21.2: Fine-Tuning Initial Render of Tabs & Cards

If you use a Static Content region with the Tabs Container template to present subregions on separate tabs, in APEX 21.2 you might notice during initial page render that you momentarily see the contents of all the tab “pages” before they disappear behind the initially selected tab. Depending on the contents of the tab pages, the result may be more or less noticeable. However, since one of my applications presents multiple tabs of colorful Badge Lists, the “Easter eggs” below compelled me to search for a solution…

Three Badge List regions situated in a Tabs Container all render momentarily during page load

Luckily, my colleagues Tim and John helped me with a combination of simple CSS suggestions that solved the problem. After adding two rules to an application-level CSS file, the undesirable effect vanished.

While the two CSS rules that avoid the flashing tabs could be applied to each page where needed, I prefer a “one-and-done” solution. An application-level CSS file is best for rules that apply to all pages, so I added the two rules in there. Under Shared Components > Static Application Files I created an app.css file with the contents shown below:

App-level app.css file with two rules to suppress flashing of all tab containers’ contents

Next, I clicked on the copy icon next to the #APP_FILES#app#MIN#.css name under Reference to copy that file path to the clipboard so I could paste it into the list of CSS files that my application will load with every page. That configuration is also under the Shared Components settings, on the User Interface Attributes page, in the Cascading Style Sheets section. I pasted the file reference on its own line in the text area as shown below:

List of App-level CSS file URLs that APEX will load with every page

With this app-level CSS file in place, my landing page was looking sharp.

Landing page with Tabs Container of three Badge Lists and a Chart region

Energized that my app’s tab pages were looking great now, I turned my focus next to my application’s Cards regions. I noticed that APEX shows a row of placeholder cards when the page initially draws to help the end-user understand an asynchronous data request is in progress to retrieve the actual card information.

APEX Card regions initially show placeholder cards, then actual cards appear once data loads

This employs a familiar technique that other modern web applications like LinkedIn, Facebook, and YouTube use.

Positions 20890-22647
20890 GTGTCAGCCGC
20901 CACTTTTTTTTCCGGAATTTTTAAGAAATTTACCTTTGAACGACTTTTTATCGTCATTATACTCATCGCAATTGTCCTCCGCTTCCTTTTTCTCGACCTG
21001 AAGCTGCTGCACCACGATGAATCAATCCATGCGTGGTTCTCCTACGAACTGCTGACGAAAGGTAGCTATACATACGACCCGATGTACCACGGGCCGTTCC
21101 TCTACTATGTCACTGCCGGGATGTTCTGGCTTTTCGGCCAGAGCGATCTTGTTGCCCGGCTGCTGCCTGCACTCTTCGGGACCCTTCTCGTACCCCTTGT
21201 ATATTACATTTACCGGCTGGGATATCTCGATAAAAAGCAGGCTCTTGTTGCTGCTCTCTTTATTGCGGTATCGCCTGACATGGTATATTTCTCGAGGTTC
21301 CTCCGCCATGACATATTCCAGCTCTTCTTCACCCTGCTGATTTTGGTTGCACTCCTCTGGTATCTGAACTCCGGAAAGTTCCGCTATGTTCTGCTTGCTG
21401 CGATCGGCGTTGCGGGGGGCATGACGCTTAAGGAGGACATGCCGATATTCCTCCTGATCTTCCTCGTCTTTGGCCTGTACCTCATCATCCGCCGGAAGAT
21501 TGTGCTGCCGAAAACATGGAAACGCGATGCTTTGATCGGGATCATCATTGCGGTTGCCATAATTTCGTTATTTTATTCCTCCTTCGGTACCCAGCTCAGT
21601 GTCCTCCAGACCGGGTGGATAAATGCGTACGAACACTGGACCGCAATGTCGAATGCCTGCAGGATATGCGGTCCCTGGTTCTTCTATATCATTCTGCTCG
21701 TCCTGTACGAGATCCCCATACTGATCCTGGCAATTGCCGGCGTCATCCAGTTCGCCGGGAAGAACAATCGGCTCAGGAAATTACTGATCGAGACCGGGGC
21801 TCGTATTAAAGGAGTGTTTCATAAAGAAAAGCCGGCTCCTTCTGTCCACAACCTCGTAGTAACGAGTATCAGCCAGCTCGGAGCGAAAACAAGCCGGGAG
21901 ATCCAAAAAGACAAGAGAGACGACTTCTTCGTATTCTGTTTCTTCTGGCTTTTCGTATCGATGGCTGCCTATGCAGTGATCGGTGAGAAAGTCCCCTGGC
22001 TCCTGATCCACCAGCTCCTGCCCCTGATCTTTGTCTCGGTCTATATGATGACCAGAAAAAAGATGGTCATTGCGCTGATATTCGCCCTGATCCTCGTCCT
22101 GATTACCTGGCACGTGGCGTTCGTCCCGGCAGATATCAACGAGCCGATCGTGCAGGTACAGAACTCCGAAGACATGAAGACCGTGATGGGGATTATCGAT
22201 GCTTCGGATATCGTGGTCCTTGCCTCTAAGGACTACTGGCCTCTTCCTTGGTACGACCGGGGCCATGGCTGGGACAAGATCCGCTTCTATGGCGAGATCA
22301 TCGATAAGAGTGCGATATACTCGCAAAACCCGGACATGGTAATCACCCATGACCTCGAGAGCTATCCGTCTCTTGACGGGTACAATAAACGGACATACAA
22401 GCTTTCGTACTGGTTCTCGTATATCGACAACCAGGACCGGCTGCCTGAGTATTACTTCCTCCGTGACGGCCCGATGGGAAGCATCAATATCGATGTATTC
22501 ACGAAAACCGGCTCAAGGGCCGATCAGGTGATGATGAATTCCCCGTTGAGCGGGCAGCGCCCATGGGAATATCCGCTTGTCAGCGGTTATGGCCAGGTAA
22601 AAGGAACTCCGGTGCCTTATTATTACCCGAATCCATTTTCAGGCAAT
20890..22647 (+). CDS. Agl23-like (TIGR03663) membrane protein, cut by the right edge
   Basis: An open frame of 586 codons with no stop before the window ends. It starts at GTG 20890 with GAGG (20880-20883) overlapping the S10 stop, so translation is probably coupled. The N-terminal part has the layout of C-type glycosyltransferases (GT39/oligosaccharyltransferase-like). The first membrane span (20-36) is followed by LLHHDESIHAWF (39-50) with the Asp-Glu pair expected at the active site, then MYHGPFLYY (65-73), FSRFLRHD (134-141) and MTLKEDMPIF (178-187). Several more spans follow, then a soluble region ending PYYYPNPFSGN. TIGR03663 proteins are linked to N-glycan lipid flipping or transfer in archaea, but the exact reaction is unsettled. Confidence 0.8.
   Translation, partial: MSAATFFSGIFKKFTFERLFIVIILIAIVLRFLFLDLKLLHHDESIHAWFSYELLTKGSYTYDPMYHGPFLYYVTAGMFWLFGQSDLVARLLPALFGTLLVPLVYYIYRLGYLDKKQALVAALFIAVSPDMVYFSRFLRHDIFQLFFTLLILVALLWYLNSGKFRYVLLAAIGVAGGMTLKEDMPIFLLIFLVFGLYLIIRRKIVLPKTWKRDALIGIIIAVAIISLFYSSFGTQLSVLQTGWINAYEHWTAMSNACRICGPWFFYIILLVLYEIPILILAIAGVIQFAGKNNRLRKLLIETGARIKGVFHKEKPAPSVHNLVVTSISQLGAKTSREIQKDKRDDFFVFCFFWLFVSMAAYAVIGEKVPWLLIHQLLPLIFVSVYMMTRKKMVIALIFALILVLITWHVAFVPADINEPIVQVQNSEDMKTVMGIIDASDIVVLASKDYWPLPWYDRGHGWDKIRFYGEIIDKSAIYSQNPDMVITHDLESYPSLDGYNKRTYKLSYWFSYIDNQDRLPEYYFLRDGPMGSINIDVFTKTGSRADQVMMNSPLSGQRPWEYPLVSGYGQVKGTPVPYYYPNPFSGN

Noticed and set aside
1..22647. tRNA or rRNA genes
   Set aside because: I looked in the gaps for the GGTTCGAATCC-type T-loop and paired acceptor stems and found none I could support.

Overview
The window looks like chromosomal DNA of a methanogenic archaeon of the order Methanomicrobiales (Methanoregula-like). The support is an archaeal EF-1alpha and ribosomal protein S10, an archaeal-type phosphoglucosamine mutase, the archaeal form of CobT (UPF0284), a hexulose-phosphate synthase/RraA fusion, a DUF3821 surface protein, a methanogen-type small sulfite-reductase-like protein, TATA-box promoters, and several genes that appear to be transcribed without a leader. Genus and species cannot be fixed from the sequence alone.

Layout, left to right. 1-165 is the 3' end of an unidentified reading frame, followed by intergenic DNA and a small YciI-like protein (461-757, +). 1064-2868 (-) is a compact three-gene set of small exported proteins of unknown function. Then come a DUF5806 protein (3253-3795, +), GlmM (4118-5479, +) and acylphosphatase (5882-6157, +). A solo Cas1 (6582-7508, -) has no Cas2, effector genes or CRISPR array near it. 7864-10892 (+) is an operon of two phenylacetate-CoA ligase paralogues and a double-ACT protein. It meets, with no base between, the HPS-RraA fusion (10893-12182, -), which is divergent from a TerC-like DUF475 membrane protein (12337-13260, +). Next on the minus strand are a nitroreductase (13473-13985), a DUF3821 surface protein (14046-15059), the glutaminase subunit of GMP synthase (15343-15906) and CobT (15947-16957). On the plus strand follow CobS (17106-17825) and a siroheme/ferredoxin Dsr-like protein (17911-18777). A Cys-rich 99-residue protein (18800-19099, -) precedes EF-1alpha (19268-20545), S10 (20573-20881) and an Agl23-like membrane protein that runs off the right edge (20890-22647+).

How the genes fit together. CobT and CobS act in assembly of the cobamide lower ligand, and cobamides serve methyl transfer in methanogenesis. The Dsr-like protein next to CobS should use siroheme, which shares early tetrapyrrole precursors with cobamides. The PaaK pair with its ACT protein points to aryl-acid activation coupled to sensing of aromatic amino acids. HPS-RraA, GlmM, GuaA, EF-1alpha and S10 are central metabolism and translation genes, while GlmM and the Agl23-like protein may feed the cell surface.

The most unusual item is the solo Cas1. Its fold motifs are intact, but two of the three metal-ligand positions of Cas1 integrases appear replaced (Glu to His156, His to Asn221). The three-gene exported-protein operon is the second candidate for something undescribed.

YouTube shows placeholder cards initially, then actual cards appear once data loads

In situations where the card data takes time to retrieve, placeholders are a useful affordance for the end-user. In my particular app, it seemed to add less value since my cards render almost instantly.

I used Chrome Dev tools to explore the structure of the page to see if a similar CSS technique might be able to hide the placeholder cards. After none of my experiments panned out, again my colleague Tim nudged me back onto the happy path with a suggestion. I edited my app.css file to add the one additional rule you see below that delivered the results I was hoping for.

/* Contents of app.css */
 * Suppress tab container contents from flashing
 * during initial page render
.a-Tabs-panel {
	display: none;

.no-anim .t-TabsRegion-items > div {
    display: none;

 * Suppress cards region from rendering initial row
 * of placeholder cards during initial page render
.no-anim .a-CardView-item > div {
    display: none;

These CSS rules use a combination of class selectors ( .someClassName) and the child element selector ( > someElement). Effectively they say:

  • Hide elements with the a-Tabs-panel class
  • Hide div child of parent with classt-TabsRegion-items inside element with class no-anim
  • Hide div child of parent with class a-CardView-item inside element with class no-anim

Keep in mind that these rules only affect the initial display state of the affected elements since APEX automatically makes the relevant elements visible again once they are ready for the end-user to see.

With these three rules in place, the user sees only the selected tab’s Badge List as expected and my quick-loading cards without placeholders. In case you want to try the example application, download it from here. Try commenting out the CSS rules in app.css in the example to see the difference with and without so you can decide what’s best for your own application use cases.

Card region showing Paul Theroux books

Nota Bene

I’ve tested these techniques in APEX 21.2 but need to remind you that the particular structure of how APEX universal theme generates HTML elements in this release is not guaranteed to remain the same across future APEX releases.

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